Members' right hands get clicking

An ambitious Web site project is providing training and support for MPs' assistants. Karl Cushing reports

An ambitious Web site project is providing training and support for MPs' assistants. Karl Cushing reports

The Industry and Parliament Trust has set up a training scheme for MPs' assistants to help them acquire new IT skills and combat feelings of "isolation and vulnerability".

The training scheme, which has been funded by money from the European Commission, began in early 2000. The project team started by setting up a learning centre in Westminster and took CD Rom-based learning aids around the country. It now offers training links via a Web site (

The site is also being used to combat the feelings of job insecurity and isolation that MPs' assistants can feel at election time or when their employer is away in London for most of the week.

A business mentoring programme has been set up for them and the site provides a way of keeping in touch with fellow assistants and hearing about job vacancies.

"It has been very successful," says project manager Matthew Donaghy. "We have had 30,000 hits since it was launched in February 2001."

Access to online training is provided via links to the University for Industry and Learn Direct. The team has also worked with other European parliaments to promote best practice in the area.

However, co-ordinating the project has proved problematic. It is supported by a number of partners, including the Centre for Employment Initiatives, Coutts Consulting, BAE Systems and the House of Commons. Each of them has specific tasks and needs to be kept informed of how the project is progressing overall.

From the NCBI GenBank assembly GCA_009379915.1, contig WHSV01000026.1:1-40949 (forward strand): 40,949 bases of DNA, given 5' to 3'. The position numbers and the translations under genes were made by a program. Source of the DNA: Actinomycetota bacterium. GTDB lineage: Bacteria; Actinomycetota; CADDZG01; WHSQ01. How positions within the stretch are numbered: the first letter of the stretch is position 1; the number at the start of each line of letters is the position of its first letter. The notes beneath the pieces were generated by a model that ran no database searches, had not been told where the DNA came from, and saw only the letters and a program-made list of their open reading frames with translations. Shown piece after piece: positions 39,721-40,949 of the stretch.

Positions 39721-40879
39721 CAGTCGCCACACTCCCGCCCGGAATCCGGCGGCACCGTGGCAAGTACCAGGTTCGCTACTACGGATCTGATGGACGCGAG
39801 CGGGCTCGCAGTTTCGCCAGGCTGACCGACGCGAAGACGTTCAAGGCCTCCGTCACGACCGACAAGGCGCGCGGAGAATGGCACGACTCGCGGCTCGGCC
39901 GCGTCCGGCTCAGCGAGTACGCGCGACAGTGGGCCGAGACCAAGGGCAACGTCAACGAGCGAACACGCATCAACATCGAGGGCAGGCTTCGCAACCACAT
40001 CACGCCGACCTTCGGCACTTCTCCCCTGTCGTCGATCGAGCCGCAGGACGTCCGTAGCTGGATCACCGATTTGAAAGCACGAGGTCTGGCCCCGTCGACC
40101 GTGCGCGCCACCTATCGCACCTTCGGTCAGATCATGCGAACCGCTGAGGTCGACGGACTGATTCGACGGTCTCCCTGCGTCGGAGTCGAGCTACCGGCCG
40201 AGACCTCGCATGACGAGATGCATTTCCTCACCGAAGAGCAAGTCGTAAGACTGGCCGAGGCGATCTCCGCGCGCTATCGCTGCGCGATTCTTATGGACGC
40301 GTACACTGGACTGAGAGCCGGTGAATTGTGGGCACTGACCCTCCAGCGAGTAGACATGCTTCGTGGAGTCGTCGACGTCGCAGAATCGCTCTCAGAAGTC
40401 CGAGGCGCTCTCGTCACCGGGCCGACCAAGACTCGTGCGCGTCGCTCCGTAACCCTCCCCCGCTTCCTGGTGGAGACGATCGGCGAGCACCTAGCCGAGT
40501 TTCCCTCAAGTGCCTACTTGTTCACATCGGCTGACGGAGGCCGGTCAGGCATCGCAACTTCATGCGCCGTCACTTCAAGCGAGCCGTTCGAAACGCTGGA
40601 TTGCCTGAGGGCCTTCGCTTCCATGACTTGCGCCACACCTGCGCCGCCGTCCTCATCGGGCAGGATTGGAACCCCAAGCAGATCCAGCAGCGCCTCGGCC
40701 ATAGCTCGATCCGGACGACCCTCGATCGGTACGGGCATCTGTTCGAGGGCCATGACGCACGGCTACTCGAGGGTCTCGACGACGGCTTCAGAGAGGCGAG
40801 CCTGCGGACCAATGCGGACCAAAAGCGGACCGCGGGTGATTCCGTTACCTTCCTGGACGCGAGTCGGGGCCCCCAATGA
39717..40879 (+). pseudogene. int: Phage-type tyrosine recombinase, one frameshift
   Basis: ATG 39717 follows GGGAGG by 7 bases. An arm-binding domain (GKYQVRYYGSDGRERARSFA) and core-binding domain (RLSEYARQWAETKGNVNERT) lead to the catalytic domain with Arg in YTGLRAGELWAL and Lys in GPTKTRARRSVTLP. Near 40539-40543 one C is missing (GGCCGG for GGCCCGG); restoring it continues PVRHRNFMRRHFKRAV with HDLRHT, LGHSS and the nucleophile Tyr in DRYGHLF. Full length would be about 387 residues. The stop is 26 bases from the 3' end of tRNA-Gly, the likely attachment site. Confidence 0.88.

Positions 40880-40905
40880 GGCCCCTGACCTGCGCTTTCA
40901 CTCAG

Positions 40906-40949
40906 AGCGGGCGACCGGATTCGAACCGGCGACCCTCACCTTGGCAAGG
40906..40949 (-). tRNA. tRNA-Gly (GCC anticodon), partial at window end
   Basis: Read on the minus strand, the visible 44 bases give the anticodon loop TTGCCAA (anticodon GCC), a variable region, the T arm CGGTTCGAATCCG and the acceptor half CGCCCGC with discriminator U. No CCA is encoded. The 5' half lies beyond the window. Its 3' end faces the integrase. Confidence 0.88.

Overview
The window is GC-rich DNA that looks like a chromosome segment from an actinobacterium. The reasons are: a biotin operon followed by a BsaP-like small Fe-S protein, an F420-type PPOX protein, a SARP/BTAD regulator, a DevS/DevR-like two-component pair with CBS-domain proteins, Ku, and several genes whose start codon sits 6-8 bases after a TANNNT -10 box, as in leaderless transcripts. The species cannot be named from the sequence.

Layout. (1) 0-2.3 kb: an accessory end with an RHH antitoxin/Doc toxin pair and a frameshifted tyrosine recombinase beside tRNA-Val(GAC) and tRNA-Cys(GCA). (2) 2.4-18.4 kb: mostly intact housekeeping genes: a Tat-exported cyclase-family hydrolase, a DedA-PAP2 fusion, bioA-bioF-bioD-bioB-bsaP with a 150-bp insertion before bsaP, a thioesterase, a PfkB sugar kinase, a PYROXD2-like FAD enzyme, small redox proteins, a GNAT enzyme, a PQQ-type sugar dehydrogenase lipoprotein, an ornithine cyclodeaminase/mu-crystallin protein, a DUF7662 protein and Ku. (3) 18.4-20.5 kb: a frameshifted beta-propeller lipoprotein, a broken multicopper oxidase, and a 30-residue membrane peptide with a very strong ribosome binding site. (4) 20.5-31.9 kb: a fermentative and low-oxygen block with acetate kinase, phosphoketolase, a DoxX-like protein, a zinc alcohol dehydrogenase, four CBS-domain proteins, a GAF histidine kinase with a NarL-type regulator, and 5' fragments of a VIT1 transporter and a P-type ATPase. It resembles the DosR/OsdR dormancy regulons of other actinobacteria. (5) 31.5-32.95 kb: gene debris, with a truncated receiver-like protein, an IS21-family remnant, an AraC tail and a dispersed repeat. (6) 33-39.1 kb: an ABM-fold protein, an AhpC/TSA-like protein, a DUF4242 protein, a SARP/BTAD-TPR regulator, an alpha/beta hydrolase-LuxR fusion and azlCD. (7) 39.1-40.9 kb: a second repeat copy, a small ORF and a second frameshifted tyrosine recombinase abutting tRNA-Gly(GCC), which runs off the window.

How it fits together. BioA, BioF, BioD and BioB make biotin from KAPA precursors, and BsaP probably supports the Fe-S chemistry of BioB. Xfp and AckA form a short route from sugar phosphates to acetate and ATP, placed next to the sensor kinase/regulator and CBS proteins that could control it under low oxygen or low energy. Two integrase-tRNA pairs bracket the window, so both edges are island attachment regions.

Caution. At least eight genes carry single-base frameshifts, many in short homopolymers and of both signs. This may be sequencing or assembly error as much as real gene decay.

E-mail alone was not up to the job so the project team decided to use a pay-per-use Web-based collaboration service from Projectplace.

The company was recommended by the project evaluator, Jane Massy, whose role was to keep track of what all the partners were doing. "The key concept is transparency," says Donaghy. However, he admits that the team was "quite fearful" of the tool at first. "We didn't know what it was. It was introduced with a bit of fear and trepidation on our part," he explains.

The team started using Web-based collaboration in April 2000, a few months after the project started. Donaghy says he has found it a very useful project management tool, especially for creating workplans and flagging up tasks.

The partners can log on and see what the others should have done and whether they have done so. "You can see if partners are pulling their weight," says Donaghy. "It is quite a clever system and it is quite cheeky as well."

The service acts as a communication aid and an online project archive. There is also an online forum where partners can air their views on how the project is going. "It has worked very well and we would like to continue using it," says Donaghy. "It has certainly helped us to form a clearer picture of who is doing what and at what point in time."

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